The Health, Safety and Environment Award 2001

This week the Business Leaders Forum, an organisation that represents many of top corporations in the Czech Republic, held its 11th annual ceremony for the Health, Safety and Environment Award. The awards are handed out to companies and municipalities whose projects contribute to exceptional improvements in the local environment and the health of employees and the general public. By Jan Velinger.

An hour and a half was all it took on Tuesday for the Business Leaders Forum to award the Health, Safety, and Environment Award for 2001 at a packed conference room in Prague's Palace Hotel. Before announcing this year's winner, an esteemed panel that included Environment Minister Milos Kuzvart as well as the Ambassador to Great Britain Anne Pringle. Panel members spoke about the importance of protecting the environment and praised the commitments of this year's proposals; one of the most poignant speeches was given by Mr Josef Zboril of the Association for Industry and Transport, who talked about the necessity for sustainable growth in industry while minimising environmental risks; Mr Zboril at times even seemed to evoke one of Greenpeace's most famous past slogans "Think Globally, Act Locally", apparently to show how close industry and commitment to health and the environment have become. When I spoke to Mr Zboril afterwards he spoke eloquently on environmental improvements in the paper mill industry, on which he is a long-time expert. In positivistic terms he said that not only is protection of the environment a necessity in today's world, it simply makes good business sense.

Out of 28 proposals the award the Health, Safety, and Environment Award for 2001 went to Tesla Sezam, a.s., a world-class manufacturer of integrated circuits used in the communications, computer, and auto industries. The company's plant in Roznov pod Radhostem in north Moravia, which employs well over a thousand employees, set no small example either: in an industry normally prone to high environmental impact, panel members noted the company had gone out of its way to surpass health and environment standards. I spoke to a past and present jury member for the awards, Pavel Policar, who outlined not only the most important factors taken into consideration by the jury, but also spoke about Tesla Sezam's commitment:

"The philosophy of the whole scheme is pro activity. Whatever is being invested and realised in the environment never had to be forced by law or sanctions or anything else, so that's one criteria which is common to all qualified and submitted projects. For the evaluation we had about ten criteria. Pro-activity was one of them, scope, how much was actually invested, but also the complexity of the project. The winning company, Tesla Sezam, was one of the most complex projects and had significant impact on the environment too."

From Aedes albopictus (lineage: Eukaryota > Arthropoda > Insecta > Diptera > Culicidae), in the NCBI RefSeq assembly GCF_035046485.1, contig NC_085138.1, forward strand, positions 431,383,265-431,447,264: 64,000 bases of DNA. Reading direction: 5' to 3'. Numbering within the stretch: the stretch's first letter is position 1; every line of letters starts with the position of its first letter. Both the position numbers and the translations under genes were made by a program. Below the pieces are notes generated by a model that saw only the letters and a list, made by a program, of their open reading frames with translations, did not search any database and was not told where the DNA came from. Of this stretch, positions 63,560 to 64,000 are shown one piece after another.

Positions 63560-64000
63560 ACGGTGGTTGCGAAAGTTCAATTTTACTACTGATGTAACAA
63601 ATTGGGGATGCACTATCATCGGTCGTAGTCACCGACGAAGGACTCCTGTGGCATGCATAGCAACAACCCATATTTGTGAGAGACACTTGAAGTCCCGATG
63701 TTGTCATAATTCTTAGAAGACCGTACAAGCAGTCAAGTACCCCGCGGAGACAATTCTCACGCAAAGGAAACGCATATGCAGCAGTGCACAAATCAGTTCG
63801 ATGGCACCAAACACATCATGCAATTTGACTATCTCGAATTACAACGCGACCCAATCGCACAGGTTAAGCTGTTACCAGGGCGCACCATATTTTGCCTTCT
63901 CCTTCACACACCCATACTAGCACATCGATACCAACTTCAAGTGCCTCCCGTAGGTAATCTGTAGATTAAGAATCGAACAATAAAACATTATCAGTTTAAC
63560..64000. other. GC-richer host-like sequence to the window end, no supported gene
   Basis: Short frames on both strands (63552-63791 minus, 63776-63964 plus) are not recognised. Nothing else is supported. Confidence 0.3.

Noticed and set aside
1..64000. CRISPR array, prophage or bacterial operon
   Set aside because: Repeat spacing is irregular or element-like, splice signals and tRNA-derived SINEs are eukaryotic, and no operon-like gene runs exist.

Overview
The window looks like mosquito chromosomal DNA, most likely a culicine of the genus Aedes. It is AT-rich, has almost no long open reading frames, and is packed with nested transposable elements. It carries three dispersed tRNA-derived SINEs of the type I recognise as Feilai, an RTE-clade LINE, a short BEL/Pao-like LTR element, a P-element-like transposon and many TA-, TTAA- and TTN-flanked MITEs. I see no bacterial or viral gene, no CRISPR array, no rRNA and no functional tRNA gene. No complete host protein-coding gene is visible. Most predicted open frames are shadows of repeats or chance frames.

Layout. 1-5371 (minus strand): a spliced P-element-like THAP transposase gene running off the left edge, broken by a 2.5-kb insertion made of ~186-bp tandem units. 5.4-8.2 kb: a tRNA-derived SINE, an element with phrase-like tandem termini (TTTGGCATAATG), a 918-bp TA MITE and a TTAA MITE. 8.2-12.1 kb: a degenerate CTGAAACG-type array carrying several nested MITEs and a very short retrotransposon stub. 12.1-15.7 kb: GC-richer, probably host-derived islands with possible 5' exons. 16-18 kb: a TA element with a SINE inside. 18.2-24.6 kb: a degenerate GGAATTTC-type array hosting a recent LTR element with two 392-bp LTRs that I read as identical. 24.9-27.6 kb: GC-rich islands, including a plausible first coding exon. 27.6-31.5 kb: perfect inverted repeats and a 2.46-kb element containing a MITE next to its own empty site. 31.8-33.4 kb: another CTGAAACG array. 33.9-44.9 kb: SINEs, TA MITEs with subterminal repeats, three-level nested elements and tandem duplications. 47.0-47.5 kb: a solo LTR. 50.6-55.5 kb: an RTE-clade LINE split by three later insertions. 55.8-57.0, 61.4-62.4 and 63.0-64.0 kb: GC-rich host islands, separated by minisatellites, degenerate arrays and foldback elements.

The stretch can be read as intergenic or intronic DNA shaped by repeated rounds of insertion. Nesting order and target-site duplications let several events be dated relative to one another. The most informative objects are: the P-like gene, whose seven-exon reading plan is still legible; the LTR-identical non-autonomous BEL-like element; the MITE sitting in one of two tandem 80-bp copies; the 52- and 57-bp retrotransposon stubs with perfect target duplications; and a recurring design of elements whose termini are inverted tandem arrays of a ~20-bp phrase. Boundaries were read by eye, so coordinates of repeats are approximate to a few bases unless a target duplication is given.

Could you just elaborate a little bit on their proposal?

"Well, number one, we always looked at the project and the entrant, the company as such. The company is environmentally certified - ISO 1401 - they inherited from the previous regime a significant environmental burden at their premises, regarding water, soil contamination, ground water, etc. and waste, and have been significantly and systematically cleaning the whole site and everything, step-by-step. That's one issue, and certification. Along with that they do semiconductors and they try to focus on as maximum environmentally-friendly manufacture of semiconductors as possible. They are extremely good at that. Whatever they produce in the sense of manufacturing, they always judge and assure environmentally. So that was a multi-complex view of the company."

I guess it's not possible to underestimate the significance of this kind of award - you mentioned in that example from a company that won last year, saying that there are all the right reasons for being environmentally-friendly, and being even a fore-runner.

"Exactly, exactly. I mean, Green doesn't mean uneconomical or financially not sound, actually, nowadays Green, reasonable Green, means a financial and commercial competitive advantage, on a one to two year scale."

Were there any projects on the list which were not as great in scope, but which were also deserving?

"Absolutely! You certainly noticed that we had three categories of the awards, one of them was the tough and large industrial one, that was the winning one, the second was the municipal category, and the third one was actually a special prize to a company - Diakonie Broumov they collect - use clothes across the country... It actually does reach a significant scope these days, but it is not a mega-investment financial project into the environment. It is about motivating people, recycling waste, and it is about employing people who were on drugs, and re-socialising people. It's a scheme which definitely deserves respect and admiration, and they got a special prize for this."